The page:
Montpelier Re (MRH), my only core investment right now, has been a dissapointment lately. I don't follow it closely but do keep an eye on it once in a while. It suffered huge losses on their investment portfolio last year, which is never a pretty sight when the insurer is mostly investing in supposedly "safe" assets. As I indicated in my outlook for 2009, I am bearish on insurers. If interest rates stay low, we may see a period like the 40's or 50's, when insurance companies, who mostly own bonds, don't earn much off their investment portfolio. For this reason, I am not too optimistic with these companies in aggregate. However, specific companies can be good investments.
In any case, in the latest quarterly conference call, I noticed something that I wish more businesses were doing. Namely, buying back bonds:
The second was a repurchase of 21 million of our outstanding 2013 Senior Notes or 15 million resulting in an immediate $6 million gain and a 1 million annual interest savings going forward.
Some would argue that buying back shares is the best thing to do right now. Shares seem cheap to many. I'm probably in the minority camp who feels that shares may not be cheap. Clearly we have many, including Warren Buffett (at least if we use his opinion piece from October of last year), saying that shares are undervalued. I'm just a newbie with little experience but I am not certain that shares are cheap here—even though we have seen two major stock market crashes in the last decade. Since, in my opinion, the risk to earnings is to the downside for most companies (i.e. corporate profit margin for the next 10 years likely to be worse than the last 10 years), buying back shares can be risky. Leverage cuts both ways and when earnings collapse, it will amplify the pain. If it works out, it will look great but if it doesn't, it would look like some idiot who bought back his shares at $50 only to see it trading at $30 two years later.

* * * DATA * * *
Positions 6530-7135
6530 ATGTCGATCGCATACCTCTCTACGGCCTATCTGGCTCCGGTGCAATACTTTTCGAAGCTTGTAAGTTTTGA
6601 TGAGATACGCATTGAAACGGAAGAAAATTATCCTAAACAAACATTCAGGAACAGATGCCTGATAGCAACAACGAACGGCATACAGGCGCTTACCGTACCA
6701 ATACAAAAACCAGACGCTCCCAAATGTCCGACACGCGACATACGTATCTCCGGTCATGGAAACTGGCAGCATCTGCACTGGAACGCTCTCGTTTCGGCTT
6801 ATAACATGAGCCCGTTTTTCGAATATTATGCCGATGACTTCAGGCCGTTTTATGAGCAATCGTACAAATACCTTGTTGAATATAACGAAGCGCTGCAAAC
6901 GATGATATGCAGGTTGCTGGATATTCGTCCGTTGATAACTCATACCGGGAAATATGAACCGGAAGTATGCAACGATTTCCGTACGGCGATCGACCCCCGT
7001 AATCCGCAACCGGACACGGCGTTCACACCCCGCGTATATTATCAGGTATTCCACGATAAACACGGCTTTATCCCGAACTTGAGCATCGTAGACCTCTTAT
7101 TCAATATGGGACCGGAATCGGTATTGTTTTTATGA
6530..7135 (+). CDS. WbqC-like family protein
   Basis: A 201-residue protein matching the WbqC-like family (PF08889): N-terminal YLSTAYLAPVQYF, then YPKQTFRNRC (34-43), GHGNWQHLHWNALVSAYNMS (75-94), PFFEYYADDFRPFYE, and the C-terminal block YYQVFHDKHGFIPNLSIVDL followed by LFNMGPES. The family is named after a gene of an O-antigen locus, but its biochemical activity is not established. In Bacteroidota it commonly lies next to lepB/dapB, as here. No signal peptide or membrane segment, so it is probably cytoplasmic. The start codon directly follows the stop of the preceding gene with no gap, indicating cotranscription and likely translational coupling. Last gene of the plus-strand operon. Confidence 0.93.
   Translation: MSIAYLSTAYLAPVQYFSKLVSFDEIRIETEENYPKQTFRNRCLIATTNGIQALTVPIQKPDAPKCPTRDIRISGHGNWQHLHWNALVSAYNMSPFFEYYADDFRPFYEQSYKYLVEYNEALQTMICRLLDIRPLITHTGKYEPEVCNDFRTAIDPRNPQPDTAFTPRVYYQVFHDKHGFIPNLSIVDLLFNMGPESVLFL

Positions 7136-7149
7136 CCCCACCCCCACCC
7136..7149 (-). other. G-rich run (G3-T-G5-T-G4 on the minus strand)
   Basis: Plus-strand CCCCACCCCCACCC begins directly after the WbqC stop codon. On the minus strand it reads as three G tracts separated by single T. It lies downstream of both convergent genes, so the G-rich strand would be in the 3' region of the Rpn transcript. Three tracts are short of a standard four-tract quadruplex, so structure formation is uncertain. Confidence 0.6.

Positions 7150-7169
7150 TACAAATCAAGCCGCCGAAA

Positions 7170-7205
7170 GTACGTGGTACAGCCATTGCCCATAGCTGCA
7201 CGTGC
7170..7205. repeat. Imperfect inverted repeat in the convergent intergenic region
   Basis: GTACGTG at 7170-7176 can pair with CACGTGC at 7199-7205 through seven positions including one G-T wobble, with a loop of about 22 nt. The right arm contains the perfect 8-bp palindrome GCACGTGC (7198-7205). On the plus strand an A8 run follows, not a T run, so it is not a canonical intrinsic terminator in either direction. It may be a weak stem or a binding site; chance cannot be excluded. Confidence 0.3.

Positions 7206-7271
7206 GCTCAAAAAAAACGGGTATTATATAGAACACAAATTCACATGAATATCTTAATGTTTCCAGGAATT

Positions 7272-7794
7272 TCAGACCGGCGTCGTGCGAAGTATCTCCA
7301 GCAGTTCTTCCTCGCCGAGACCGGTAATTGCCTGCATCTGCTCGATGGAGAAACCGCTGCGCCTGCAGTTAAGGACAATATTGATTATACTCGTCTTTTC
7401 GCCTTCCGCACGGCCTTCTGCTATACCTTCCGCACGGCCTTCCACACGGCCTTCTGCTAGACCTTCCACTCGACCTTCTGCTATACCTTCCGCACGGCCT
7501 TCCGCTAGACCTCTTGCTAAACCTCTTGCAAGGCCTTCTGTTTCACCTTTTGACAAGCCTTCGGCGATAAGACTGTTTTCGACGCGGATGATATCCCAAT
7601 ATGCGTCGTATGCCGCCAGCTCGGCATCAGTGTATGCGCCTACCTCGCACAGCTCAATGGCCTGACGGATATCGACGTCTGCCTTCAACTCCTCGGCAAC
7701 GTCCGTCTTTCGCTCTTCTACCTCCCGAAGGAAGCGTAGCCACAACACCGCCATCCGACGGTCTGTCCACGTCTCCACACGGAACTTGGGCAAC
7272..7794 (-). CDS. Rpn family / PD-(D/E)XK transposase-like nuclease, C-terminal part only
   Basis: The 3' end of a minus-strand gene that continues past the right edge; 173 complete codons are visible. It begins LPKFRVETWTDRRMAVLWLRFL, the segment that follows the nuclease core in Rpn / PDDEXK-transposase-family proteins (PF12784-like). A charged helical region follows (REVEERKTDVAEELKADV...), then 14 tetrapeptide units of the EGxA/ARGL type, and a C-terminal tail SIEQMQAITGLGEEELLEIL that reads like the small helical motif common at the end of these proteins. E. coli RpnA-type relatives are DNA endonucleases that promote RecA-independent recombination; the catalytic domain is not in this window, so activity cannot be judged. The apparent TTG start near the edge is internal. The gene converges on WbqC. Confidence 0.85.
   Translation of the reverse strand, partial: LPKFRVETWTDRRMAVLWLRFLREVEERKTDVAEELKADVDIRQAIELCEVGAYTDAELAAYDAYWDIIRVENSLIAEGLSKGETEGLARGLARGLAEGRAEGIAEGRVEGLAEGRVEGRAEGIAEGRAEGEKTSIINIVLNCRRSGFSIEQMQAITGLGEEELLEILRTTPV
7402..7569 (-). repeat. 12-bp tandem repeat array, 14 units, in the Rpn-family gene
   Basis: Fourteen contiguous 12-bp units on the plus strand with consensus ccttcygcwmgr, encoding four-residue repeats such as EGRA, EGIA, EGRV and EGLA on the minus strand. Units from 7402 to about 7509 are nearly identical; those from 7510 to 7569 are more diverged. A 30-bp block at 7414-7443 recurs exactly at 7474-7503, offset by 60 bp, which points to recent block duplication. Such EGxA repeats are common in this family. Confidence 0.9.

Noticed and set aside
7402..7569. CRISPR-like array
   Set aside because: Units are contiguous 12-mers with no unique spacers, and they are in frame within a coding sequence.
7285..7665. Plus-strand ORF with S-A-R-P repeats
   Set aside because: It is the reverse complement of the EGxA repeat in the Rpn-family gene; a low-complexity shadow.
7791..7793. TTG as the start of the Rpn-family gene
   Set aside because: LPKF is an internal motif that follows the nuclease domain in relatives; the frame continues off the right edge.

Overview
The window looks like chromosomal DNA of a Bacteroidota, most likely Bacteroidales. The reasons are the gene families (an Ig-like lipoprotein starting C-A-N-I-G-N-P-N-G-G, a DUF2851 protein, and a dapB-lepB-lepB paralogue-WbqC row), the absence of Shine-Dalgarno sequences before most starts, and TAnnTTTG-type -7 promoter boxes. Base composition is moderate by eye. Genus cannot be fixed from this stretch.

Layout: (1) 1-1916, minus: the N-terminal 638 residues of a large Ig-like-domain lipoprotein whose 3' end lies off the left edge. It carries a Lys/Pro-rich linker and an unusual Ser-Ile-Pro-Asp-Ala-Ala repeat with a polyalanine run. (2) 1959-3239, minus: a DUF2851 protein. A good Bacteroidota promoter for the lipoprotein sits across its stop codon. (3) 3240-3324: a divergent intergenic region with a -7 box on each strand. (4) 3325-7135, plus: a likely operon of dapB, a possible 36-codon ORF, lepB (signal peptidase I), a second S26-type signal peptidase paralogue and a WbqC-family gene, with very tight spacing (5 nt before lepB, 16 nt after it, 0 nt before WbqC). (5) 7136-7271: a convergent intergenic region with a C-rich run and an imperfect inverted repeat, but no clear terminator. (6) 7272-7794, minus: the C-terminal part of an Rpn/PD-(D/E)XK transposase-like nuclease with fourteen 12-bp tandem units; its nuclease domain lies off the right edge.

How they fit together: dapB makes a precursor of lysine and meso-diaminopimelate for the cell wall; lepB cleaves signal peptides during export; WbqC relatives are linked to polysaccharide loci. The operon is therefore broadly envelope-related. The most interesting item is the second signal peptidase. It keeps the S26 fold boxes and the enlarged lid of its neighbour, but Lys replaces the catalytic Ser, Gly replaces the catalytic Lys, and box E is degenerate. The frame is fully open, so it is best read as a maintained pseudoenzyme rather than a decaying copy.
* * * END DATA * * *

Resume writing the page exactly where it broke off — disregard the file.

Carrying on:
Others would argue paying out dividends is the best thing to do now. Dividends are becoming scarce and the hence it will be valued more by the market than it was possibly at any point in the last 20 years. By increasing the dividend by, say, 5%, you can attract the passive investors who blindly buy on screens (such as companies that are increasing dividends.) In Montpelier Re's case, dividends probably don't matter much since it is a very risky company and very few would consider it a 'divdend stock.' In general, though, I am not a fan of dividends and hence I don't like companies raising dividends.
On the other hand, I think it is probably better to buy back bonds, assuming you are certain you have excess cash. Bonds look even cheaper than stocks to me. Many bonds are trading 20% to 40% below par value. In this case, it seems Montpelier Re bought back the bonds around 29% below par value. Buying back bonds will also reduce leverage going forward. Some investors seem to like leverage but I don't view it as positively as many others, especially if one is not confident with future profitability.
So, companies that are sitting on large piles of cash, and are certain they won't be needing that cash, should start buying back their bonds. Tags: Montpelier Re (MRH)